Competition of Politicians for Wages and Office
AbstractWe examine a model in which two politicians compete for office and for wages. Their remunerations are either set by the public or are offered competitively by the candidates during campaigns. Our main finding shows that competitive wage offers by candidates lead to lower social welfare than remunerations pre-determined by the public, since less competent candidates are elected or wage costs and tax distortions are higher.
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Bibliographic InfoPaper provided by C.E.P.R. Discussion Papers in its series CEPR Discussion Papers with number 4261.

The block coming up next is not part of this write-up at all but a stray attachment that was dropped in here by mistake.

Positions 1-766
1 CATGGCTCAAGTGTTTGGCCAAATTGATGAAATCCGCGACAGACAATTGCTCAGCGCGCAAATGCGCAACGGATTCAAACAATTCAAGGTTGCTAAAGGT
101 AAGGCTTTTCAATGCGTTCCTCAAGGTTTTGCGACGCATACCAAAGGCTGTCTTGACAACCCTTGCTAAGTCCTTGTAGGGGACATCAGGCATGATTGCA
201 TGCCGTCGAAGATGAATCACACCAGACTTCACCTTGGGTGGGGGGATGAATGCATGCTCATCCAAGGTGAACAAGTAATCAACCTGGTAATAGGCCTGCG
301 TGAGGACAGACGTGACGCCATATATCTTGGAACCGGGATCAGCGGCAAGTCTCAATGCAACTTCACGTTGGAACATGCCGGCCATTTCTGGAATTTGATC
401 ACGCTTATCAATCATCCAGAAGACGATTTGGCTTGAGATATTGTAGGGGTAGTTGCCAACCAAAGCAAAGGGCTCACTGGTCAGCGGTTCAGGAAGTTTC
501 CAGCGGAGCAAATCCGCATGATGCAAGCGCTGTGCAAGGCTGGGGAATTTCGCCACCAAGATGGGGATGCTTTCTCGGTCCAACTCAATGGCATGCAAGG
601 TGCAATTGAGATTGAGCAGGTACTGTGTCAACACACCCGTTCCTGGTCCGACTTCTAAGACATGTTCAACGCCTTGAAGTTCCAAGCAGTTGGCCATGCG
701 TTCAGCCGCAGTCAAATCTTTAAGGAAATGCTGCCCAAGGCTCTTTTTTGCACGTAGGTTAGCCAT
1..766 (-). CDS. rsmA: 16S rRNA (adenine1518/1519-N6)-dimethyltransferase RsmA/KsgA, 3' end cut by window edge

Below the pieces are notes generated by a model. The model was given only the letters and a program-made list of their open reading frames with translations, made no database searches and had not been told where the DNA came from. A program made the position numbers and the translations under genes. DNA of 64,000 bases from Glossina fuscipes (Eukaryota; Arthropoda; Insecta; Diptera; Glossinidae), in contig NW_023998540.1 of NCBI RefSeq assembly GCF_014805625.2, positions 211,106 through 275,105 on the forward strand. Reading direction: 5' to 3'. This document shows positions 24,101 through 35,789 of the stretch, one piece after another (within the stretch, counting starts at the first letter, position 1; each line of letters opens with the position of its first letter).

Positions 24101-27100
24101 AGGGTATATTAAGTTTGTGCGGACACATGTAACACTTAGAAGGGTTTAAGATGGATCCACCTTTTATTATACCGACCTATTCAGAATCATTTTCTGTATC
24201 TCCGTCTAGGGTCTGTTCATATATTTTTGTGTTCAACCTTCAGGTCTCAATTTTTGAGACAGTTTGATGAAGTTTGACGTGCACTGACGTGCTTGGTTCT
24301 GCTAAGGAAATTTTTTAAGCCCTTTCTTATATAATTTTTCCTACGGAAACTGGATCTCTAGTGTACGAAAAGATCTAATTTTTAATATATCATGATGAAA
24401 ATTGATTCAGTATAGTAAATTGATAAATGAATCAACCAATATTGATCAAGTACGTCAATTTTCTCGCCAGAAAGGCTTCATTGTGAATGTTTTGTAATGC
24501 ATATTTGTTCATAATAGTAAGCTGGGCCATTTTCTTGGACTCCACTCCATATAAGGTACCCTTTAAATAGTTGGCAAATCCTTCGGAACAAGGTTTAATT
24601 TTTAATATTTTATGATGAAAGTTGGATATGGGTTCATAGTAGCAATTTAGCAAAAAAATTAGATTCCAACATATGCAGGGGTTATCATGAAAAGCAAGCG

Date of creation: Feb 2004
Date of revision:
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Other versions of this item:
- D70 - Microeconomics - - Analysis of Collective Decision-Making - - - General
- D80 - Microeconomics - - Information, Knowledge, and Uncertainty - - - General
This paper has been announced in the following NEP Reports:
- NEP-ALL-2004-02-29 (All new papers)
- NEP-MIC-2004-02-29 (Microeconomics)
- NEP-POL-2004-02-29 (Positive Political Economics)
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